April 10, 2014
Luciana Magalhaes & Rogerio Jelmayer – The Wall Street Journal, 4/9/2014
Brazilian Finance Minister Guido Mantega blasted critics of his country’s World Cup preparations and vowed that Brazil’s economy would revive from its lethargy, for which he mainly blamed outside forces.
“I believe that the Cup is being politicized,” Mr. Mantega said in an interview with The Wall Street Journal in New York before attending a gathering of the International Monetary Fund. “For Brazil to host the Cup, it needs to meet FIFA’s requirements for a certain numbers of stadiums and seats, and that is being done,” he said, referring to the world soccer governing body.
April 7, 2014
Brad Haynes & Anthony Boadle – Reuters, 4/7/2014
With less than 10 weeks until the start of the World Cup, work on crucial new airport terminals has fallen behind in most of the dozen Brazilian host cities, heightening the risk of overcrowding and confusion during the tournament.
A temporary canvas terminal will be used instead of a planned airport expansion to receive fans in Fortaleza, which will host six matches including Brazil’s game against Mexico and a quarter-final. Officials are already preparing alternatives for other cities.
“Other airports have not said anything yet, but they will probably have to come up with contingencies,” said Carlos Ozores, a principal at aviation consultancy ICF International who has consulted for Brazilian airlines and airport operators.
April 3, 2014
Christiana Sciaudone & Felipe Frisch – Business Week, 4/2/2014
Brazil’s biggest car-rental agency is concerned that the country has yanked in the welcome mat for World Cup soccer fans.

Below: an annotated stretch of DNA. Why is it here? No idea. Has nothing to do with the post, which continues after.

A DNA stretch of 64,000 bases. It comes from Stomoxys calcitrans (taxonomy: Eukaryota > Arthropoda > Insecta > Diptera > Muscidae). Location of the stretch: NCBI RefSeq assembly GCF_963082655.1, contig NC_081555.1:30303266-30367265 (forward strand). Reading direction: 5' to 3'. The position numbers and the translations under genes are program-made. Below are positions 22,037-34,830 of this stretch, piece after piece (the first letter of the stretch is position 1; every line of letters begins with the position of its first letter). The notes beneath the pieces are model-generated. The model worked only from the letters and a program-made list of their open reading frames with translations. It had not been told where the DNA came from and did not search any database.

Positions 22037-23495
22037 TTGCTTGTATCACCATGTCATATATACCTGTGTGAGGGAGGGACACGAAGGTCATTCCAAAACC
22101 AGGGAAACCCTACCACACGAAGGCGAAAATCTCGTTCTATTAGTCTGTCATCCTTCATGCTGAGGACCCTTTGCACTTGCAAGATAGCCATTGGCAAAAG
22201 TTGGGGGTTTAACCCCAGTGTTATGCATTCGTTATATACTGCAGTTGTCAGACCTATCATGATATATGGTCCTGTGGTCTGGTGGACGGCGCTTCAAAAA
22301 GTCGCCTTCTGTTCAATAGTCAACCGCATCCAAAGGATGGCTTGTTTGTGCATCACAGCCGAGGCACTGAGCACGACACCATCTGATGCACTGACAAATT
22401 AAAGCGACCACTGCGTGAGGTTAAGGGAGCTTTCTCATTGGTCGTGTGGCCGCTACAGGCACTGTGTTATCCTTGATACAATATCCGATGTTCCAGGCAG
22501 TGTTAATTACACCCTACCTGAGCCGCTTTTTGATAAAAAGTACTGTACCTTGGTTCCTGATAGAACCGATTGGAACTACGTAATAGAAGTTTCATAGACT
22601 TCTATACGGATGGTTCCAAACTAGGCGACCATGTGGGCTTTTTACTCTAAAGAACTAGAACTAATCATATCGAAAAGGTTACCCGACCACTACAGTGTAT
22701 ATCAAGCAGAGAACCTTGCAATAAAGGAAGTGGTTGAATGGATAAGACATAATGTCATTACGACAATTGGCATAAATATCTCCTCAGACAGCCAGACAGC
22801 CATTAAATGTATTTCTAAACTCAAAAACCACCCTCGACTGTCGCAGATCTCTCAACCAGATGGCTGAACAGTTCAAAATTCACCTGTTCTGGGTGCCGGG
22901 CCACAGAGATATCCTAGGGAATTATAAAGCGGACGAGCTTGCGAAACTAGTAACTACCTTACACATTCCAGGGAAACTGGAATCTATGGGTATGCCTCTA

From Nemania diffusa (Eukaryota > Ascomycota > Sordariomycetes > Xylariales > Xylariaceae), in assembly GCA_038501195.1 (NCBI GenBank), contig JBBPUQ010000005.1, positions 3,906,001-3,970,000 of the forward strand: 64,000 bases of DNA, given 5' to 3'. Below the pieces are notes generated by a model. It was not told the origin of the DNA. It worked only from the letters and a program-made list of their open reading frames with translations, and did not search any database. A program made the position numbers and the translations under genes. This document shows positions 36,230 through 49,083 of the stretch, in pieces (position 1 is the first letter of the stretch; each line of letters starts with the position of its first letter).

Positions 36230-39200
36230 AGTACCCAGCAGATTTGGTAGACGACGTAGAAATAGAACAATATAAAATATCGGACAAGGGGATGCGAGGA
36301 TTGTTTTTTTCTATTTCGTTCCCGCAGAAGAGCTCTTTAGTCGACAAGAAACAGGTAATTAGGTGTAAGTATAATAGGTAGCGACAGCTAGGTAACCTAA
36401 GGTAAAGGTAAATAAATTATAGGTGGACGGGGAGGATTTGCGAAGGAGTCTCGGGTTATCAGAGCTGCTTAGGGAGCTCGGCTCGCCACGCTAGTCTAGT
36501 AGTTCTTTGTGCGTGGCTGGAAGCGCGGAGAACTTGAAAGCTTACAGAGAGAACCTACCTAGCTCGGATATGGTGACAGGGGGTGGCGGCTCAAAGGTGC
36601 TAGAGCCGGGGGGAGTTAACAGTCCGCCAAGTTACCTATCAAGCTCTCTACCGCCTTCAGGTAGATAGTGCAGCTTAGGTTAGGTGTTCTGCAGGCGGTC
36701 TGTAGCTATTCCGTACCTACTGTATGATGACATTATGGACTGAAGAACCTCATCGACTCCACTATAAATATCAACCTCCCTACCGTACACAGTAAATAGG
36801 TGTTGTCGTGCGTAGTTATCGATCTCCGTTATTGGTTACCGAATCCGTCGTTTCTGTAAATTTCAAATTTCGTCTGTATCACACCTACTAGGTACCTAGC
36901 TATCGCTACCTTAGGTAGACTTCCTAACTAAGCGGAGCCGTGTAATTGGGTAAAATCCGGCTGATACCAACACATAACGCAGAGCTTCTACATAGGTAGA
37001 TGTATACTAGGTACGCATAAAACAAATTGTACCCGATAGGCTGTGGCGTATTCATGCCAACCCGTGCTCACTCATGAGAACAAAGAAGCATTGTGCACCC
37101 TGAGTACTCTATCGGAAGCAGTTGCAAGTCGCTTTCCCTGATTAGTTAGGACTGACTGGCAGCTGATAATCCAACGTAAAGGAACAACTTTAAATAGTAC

When the country was picked in 2007 to host the world’s most-watched sporting event, Localiza Rent a Car SA Chief Executive Officer Eugenio Mattar said he foresaw “an explosion of tourists.” Now he said he sees lukewarm demand from the event as social unrest in the country has dampened fans’ spirits and may detour tourists.
Brazilians aren’t seeing the promised benefits of being the World Cup host, with some transportation projects unfinished and stadium costs that swelled more than 40 percent to at least 8 billion reais ($3.53 billion). Protests across the country that began last June in demand of better education and healthcare turned deadly, reducing potential benefits for businesses such as Localiza, according to Mattar.
April 1, 2014
Rogerio Jelmayer – The Wall Street Journal, 4/1/2014
The Brazilian government on Tuesday said it has raised taxes on beer and soft drinks just in time to reap a windfall from the soccer World Cup in June and July.
The tax increase will raise an estimated 200 million Brazilian reais ($85 million) by the end of the year to help bolster the government’s finances, according to a government official, who declined to be named for this article.